Can you help us make the case for reforms to laws and policies around so-called Violence Against Women and Girls (VAWG) crimes — which apply to men too.
VAWG refers to crimes that disproportionately affect women and girls in terms of total numbers — such as sexual abuse, sexual violence, domestic abuse, rape, stalking, forced marriage and so-called “honour” based crimes – but that in fact also affect thousands of victims who are men and boys every year.
The Home Office is now undertaking a review of their Violence Against Women and Girls Strategy, this is a crucial moment to make our voices heard.
Defining male victims of these crimes as being victims of Violence Against Women and Girls crimes, is not only factually incorrect, it is also profoundly harmful.
It erases the experiences of male survivors, undermines funding for services to support them, and, impedes public and policy understanding of the extent of male victimization. It compounds the profoundly damaging sense of de-masculinisation that is often a consequence of being a male victim of these crimes.
Have your say!
We invite you to join us in calling upon the UK government to adopt a parallel and complementary National Strategy on Intimate Violence Against Men and Boys (IVAMB).
In order to be most effective, it would be fantastic if all our submissions (even if short) were to reflect the same core arguments – to that end, we’ve created a list of bullet points (see below) that we would ask you to draw upon when making your submission.
These bullets are distilled from our briefing document on why we need an IVAMB strategy, which is available here:
Please can we urge you to make a submission, even if you do not work directly with male survivors – male victimisation may in fact have a direct or indirect impact on the issues you do focus on, from educational underachievement to rough sleeping to imprisonment.
How to submit your responses to the Home Office consultation can be found below including the email address:
Closing Date: Friday 19 February 2021
Please share the background above and the bullets below with your networks.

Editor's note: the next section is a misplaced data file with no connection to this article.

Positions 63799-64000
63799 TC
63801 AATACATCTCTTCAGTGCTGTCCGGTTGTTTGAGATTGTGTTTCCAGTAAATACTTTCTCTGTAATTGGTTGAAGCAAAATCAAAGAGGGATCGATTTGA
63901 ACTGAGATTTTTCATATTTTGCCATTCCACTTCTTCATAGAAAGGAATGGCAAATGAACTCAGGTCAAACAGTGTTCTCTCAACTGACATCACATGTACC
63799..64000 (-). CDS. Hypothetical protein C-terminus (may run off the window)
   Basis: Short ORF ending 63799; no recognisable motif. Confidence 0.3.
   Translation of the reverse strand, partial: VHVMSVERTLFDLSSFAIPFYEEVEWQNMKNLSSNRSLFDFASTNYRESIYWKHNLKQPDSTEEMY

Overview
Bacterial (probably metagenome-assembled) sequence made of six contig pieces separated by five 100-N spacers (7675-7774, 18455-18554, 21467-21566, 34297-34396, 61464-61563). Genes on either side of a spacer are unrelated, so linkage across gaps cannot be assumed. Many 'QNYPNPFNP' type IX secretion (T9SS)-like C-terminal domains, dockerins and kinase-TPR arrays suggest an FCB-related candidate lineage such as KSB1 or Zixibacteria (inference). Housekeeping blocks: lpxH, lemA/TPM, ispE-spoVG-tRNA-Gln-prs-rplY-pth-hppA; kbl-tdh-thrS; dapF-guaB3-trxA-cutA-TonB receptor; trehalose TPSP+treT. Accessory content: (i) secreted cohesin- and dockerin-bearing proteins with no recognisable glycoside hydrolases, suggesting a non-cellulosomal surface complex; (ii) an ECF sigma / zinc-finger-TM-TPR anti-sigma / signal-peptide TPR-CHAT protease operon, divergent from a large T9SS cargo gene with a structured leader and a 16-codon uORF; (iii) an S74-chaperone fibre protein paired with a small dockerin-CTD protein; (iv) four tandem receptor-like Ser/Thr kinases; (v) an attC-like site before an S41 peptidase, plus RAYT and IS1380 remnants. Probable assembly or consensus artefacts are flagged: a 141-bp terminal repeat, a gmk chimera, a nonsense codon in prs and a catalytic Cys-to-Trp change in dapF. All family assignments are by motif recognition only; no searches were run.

VAWG Strategy Review — KEY POINTS
1. TOP LINE
- Policy regarding intimate crimes against men and boys should be removed from the VAWG strategy & considered separately, in a parallel strategy to prevent intimate violence against men and boys.
2. WHETHER OR NOT THIS REFORM IS IN PLACE
Any strategic framework where relevant to male victim/survivors:
- Should afford male survivors full and unequivocal dignity, recognition and respect. Male victims should never be excluded or marginalized from official policy, documentation or publications, or treated as an afterthought or a footnote.
- Should be driven and informed by the views and experiences of male survivors and their representative organisations. The organisations who represent and speak for male survivors should have male survivors as their sole or primary focus and, where possible, be male survivor-led at organizational level.
- Should acknowledge and commit to addressing the social and cultural factors that drive intimate violence against men & boys and which marginalize male survivors, including public misunderstanding and myths.
3. FOR AS LONG AS MALE VICTIM/SURVIVORS REMAIN PART OF VAWG STRATEGY:
- The VAWG strategy must incorporate full recognition of the Position Statement on Male Victims of VAWG Crimes and commit all branches of government and administration to awareness of, and adherence to, its terms.
- There should be an Independent process to review and quantify the impacts upon male victims/survivors, and the implications for policy and service delivery, of their inclusion in the VAWG strategy. This process should also clarify the legal and practical policy justifications for the inclusion of male victim/survivors in the VAWG strategy.